The Search view lets you search for blocks using a variety of different criteria.
Click the Category button to see the list of categories.
Click the arrow next to a main category to display the list of subcategories.
Click any subcategory to place a check. Click a second time to uncheck.
Click the Search button. The search results will appear in the Block viewer. The total number of blocks found will be listed at the top.
To clear all the checks, click Clear selections.
How Search Works
When you click the Search button, BlockBase+ will be looking for all the blocks that have been marked with ALL the subcategories you’ve checked.
As a result, the more categories you select, the fewer results you will receive.
For example: If you click on Beginner and Advanced, BlockBase+ is looking for blocks that have been marked with both Beginner and Advanced. It is NOT looking for all beginner blocks and all advanced blocks. You will receive a “No search results” message since it’s not possible for a block to be both Beginner and Advanced.
Search by category has a limit of 500 blocks. If the only category you select is Beginner, you’ll see a message display advising you to add additional categories to help narrow the search results.
Select more categories to go along with Beginner to get your search results.
When a search result isn’t obvious: If you find a block in the search results that doesn’t seem to fit, be sure to check the Published Names for the block for clues to why it was categorized that way. For example, Brackman ID 712.5 is marked for Fruits & Vegetables because the published name is Fruit Basket.
About the Category Markings
All the blocks have been marked for Skill Level. In other words, every block is either Beginner, Intermediate, or Advanced. Here are the guidelines we followed when marking:
- Blocks with y-seams (inset seams) are marked as Intermediate.
- Some simple curves are marked as Beginner.
- The majority of blocks with curves are marked as Intermediate.
- Blocks with many small patches are marked as Intermediate due to all the seam matching required.
To be marked as Rotary Cutting Friendly, most of the patches in the block are easily cut with a ruler and rotary cutter as long as the block size used is compatible with the grid structure of the block. There may still be a few patches for these blocks that need to be cut using templates.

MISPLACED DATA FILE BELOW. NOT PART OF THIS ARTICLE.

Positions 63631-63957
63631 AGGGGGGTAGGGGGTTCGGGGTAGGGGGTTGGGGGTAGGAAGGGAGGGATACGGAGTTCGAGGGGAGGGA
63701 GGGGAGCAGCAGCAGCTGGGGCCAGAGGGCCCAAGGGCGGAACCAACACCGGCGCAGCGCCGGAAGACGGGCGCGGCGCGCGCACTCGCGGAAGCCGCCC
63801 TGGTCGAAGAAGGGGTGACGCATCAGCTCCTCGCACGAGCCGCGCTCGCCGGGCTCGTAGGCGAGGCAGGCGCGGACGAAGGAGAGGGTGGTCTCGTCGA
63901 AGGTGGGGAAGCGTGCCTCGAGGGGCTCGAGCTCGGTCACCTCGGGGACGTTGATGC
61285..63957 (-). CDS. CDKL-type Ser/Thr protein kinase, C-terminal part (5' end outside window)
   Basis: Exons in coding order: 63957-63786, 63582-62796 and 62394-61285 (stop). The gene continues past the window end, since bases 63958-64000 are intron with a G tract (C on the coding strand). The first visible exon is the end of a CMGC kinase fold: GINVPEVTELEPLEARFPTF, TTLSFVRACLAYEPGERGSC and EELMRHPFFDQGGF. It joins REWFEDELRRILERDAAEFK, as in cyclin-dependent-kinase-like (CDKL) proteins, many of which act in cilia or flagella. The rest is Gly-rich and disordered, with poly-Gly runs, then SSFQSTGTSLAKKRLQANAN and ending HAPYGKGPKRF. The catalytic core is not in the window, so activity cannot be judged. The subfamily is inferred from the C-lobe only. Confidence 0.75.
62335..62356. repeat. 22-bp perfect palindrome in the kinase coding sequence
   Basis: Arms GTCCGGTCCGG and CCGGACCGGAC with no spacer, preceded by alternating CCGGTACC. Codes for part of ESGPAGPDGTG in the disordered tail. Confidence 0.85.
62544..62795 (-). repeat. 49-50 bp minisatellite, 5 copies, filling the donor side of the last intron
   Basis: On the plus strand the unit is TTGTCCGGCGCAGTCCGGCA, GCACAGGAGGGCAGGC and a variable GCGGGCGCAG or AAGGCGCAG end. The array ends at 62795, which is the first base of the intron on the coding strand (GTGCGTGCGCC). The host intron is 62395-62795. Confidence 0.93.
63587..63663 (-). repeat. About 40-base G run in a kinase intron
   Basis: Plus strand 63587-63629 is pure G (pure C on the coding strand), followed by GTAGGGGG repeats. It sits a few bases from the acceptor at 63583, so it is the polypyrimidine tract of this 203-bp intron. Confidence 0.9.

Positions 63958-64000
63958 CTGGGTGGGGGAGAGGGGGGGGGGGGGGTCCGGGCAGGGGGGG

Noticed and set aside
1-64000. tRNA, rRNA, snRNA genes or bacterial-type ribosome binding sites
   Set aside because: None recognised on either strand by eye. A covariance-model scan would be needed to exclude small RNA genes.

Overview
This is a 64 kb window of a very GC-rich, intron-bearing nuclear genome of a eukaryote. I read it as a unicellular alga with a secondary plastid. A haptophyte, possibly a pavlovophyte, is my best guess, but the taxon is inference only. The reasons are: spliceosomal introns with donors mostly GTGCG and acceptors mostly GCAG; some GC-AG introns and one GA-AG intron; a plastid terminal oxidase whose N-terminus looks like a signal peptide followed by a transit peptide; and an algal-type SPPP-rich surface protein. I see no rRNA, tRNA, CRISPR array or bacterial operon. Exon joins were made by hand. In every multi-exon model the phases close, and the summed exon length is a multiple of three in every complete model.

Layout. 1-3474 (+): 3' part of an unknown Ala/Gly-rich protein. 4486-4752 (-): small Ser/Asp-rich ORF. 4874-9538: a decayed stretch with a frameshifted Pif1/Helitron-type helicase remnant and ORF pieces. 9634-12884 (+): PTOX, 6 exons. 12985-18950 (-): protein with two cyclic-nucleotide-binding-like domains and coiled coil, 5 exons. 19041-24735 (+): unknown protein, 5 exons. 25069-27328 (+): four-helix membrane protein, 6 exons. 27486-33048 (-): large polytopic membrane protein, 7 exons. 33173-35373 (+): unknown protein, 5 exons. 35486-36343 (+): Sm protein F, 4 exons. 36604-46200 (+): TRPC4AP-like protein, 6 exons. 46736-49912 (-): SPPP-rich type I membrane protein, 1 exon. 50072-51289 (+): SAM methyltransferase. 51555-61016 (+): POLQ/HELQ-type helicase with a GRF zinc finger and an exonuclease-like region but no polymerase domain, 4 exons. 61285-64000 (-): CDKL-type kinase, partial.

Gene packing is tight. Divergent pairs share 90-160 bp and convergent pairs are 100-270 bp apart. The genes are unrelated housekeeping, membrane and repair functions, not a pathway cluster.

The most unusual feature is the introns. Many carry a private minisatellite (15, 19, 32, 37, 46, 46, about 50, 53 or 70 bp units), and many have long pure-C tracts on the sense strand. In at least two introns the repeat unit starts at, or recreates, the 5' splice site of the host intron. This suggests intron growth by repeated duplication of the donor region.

Foundation Paper Piecing blocks can be single-section or multi-section blocks. Some blocks are several sections, but these are blocks that still make sense to foundation piece. These blocks do not have single-patch sections.
Time Period blocks will come from the dates found in the Notecard panel for the block. These dates appear in the Source column. For example, Brackman ID 3754.5 is Unnamed. When you click on Unnamed (Unknown Source), the Source column updates to say From a quilt, ca. 1900 so that block is marked 1900-1910.
If a block has multiple publications with different dates it may be marked for more than one Time Period.
A Note from Electric Quilt About BlockBase+ Categories
You may or may not agree with the search results you get for various categories. The Skill Level and Construction Methods categories are meant as guidelines and should not deter you from trying an Intermediate or Advanced pattern if you think of yourself as a Beginner, or from trying a different construction method. Some blocks, for example, can be partially foundation pieced and then combined with templates to complete.
In Barbara Brackman’s Encyclopedia of Pieced Quilt Patterns, she says, “The right name for a pattern is what you call it.” In BlockBase+, we added the Search by Category feature as a fun way to find blocks for reproduction quilts, holidays, and so on. The search results for any category are merely suggestions and not intended to be authoritative. In other words, the correct category marking for a pattern is whatever you want it to be.